With all the commotion on Facebook and Twitter from the Human Rights Campaign equality logos, it’s difficult for conservatives to “stand athwart History and yell, ‘Stop!'” on the topic of gay marriage.
Quin Hillyer’s latest piece about the insufficiency of the procreation argument presents a great point, along with an opportunity for us to reflect.
On Tuesday, I posted that I stood with the March for Marriage on Facebook. I also shared Ryan T. Anderson’s Heritage report titled “Marriage: What It Is, Why It Matters, and the Consequences of Redefining It.”
Needless to say, the majority of responses were hateful and insulting, calling me a dumb bigot simply for expressing a contrarian opinion. I fear that some conservatives have silenced themselves because of such invective.
With a majority of American society apparently supporting the legalization of gay marriage, it’s time we realize what Russell Kirk told us in 1953: that “politics is only the skin of social being.”
Essentially, we face a cultural shift that has been emerging since the sexual revolution of the 1960s.
Currently, the nation faces a divorce rate of approximately 41 percent. While over 2 million people got married in 2010, over 850,000 annulled their marriages or filed for divorce. The American desecration of marriage has completely changed our perception of this grand institution, especially over the past 13 years.
How can conservatives argue that marriage is sacred and permanent when such a large number of them apparently fail?
The rise of divorce coincides with the development of our nation’s service economy. Young people get married later and later in life after finishing their educations, as marriage doesn’t occur until “a young adult is vocationally, psychologically and financially set.” Yet it used to be the “foundation for adult identity, finances, and family…”
No longer do the young base their jobs and careers upon supporting families; marriage is now something one financially prepares for. Four or five generations ago, young twenty-year olds did not seek to “find themselves” as much as we do now.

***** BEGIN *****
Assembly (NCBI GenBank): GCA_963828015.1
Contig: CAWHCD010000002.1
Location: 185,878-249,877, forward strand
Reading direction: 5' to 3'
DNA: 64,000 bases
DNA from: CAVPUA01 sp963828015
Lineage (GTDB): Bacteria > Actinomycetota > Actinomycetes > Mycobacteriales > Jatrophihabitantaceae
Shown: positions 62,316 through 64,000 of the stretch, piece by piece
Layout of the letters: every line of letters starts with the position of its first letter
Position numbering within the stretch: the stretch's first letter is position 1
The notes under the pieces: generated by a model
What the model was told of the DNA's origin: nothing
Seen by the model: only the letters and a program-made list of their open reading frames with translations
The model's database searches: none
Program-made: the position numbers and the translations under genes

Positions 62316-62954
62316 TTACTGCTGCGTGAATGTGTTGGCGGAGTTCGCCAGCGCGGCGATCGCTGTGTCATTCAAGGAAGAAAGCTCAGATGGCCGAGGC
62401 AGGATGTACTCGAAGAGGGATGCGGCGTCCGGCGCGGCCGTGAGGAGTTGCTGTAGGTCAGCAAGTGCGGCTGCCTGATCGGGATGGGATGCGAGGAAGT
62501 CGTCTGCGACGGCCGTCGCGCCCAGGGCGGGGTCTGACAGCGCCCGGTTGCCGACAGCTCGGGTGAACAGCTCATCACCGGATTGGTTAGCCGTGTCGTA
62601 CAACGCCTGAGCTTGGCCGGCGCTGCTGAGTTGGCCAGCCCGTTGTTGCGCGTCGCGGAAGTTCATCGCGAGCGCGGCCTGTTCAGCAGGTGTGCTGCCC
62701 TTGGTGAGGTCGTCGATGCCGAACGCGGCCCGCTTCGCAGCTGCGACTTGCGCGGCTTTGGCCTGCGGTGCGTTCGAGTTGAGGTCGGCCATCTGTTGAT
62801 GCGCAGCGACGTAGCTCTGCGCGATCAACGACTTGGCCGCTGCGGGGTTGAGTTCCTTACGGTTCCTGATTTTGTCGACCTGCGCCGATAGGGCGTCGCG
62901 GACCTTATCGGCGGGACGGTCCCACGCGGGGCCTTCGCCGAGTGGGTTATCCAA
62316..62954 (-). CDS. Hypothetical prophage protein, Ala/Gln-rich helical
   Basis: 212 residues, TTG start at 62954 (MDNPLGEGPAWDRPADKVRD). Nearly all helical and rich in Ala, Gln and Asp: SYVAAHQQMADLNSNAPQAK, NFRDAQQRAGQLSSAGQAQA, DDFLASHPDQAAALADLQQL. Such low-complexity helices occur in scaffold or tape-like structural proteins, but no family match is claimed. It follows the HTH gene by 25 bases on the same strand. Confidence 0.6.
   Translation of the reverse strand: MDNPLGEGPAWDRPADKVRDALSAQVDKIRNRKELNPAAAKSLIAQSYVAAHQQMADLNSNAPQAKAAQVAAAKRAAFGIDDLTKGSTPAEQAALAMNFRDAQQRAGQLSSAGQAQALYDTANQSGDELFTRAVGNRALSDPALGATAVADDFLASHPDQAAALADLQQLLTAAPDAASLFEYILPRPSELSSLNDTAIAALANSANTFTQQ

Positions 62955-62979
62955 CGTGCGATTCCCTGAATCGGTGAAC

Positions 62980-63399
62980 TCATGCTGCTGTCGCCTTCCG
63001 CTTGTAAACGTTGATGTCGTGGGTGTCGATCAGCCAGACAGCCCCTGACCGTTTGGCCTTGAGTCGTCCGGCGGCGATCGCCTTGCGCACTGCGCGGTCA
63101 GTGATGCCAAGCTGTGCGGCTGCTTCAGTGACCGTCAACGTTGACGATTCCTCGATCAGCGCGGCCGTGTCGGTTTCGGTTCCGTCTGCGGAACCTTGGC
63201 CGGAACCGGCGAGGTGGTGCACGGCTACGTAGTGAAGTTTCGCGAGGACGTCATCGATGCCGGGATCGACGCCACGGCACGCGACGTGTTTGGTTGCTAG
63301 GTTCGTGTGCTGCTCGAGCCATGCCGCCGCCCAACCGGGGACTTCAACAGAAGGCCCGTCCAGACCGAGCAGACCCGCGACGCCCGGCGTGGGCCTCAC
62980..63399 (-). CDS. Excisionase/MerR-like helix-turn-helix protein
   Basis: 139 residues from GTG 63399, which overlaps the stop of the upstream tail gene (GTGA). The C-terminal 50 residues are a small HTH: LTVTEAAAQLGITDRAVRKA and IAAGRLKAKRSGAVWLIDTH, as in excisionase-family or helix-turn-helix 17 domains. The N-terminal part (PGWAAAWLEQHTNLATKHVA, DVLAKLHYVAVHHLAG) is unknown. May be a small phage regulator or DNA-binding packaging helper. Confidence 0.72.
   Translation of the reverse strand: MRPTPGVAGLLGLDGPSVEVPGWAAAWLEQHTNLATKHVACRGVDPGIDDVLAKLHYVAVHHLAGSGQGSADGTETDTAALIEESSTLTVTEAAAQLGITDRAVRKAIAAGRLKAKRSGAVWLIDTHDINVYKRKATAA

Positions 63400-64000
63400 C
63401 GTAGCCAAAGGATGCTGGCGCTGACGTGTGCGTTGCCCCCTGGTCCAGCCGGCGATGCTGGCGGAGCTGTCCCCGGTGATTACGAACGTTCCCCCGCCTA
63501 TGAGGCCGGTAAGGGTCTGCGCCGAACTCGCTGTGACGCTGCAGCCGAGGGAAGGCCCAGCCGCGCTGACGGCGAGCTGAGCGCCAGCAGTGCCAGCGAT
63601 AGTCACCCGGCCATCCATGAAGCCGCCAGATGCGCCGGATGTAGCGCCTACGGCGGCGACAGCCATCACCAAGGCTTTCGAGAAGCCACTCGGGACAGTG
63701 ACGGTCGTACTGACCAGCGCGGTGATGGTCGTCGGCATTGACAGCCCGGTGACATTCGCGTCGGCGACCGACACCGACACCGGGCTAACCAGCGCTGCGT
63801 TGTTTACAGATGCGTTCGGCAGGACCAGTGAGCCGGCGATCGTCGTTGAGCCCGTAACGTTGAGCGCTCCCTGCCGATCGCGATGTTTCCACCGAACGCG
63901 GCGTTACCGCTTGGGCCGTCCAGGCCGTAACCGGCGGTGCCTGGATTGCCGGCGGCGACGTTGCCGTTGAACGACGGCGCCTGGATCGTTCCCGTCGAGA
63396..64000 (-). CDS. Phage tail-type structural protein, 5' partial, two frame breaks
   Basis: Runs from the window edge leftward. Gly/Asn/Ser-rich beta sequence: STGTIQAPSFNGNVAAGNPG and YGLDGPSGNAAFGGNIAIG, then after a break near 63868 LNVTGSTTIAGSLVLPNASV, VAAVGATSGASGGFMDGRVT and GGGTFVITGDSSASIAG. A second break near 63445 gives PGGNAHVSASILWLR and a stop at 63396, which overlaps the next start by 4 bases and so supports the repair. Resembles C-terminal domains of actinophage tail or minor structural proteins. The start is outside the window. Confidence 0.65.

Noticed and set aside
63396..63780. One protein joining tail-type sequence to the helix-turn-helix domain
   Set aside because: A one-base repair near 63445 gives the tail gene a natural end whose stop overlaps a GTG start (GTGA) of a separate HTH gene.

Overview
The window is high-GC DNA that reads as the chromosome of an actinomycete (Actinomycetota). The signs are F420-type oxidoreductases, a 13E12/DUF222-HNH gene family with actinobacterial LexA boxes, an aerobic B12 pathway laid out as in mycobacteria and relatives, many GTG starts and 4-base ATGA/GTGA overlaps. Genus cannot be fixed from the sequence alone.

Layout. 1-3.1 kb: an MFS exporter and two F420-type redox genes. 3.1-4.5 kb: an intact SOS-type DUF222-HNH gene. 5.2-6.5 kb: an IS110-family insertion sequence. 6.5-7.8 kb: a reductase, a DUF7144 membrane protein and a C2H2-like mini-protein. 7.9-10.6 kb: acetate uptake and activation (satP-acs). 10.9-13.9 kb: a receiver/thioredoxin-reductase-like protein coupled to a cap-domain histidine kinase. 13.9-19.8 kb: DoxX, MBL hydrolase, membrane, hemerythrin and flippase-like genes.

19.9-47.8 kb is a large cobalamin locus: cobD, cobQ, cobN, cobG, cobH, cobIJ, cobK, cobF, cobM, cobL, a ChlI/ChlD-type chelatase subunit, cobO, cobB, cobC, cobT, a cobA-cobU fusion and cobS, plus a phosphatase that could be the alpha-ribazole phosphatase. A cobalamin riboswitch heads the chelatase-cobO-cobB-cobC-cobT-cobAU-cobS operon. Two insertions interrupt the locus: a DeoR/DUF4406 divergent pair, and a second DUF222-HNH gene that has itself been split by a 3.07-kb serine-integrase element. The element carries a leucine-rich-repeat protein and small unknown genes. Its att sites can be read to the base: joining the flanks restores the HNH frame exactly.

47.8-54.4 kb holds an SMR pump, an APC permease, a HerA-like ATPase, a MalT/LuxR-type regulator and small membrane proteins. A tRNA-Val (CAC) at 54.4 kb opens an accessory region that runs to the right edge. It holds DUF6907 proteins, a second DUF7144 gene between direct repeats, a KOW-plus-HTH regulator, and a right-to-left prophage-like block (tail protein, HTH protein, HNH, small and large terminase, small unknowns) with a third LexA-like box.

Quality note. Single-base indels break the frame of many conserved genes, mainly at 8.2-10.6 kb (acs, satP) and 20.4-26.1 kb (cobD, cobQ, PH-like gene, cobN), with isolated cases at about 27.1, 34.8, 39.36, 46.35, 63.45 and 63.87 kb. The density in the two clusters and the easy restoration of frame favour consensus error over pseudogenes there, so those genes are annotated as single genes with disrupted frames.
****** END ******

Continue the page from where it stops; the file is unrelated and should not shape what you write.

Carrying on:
Rather than the ideal of a permanent, monogamous, and sexually exclusive relationship between a man and a woman that existed 40 years ago, marriage is now viewed more as an emotional commitment. It’s a long-term objective for both men and women instead of an institution for stabilization.
I ultimately support civil unions for homosexual couples; these should be treated equally by the government in terms of tax, medical, and entitlement benefits. This means that we can value the principle of marriage between a man and a woman while also allowing two gay lovers to live their lives together.
Yet this is not the argument we are having. Instead, after the Supreme Court rules on this issue, the states will slowly expand marriage to homosexual couples. At this point, it seems unlikely that the Supreme Court will “Roe” same-sex marriage.
It is up to conservatives not to save the skin of social being, but the internal organs themselves. This means several things: protecting churches and businesses from civil suits, while also improving our own individual and family lives while the state legalizes or privatizes marriage. It means perceiving marriage as something that stabilizes and leads to wealth, as opposed to something we’ll do after we “figure our lives out.”
Ultimately, we have lost grasp of the culture, and it’s time to admit it.
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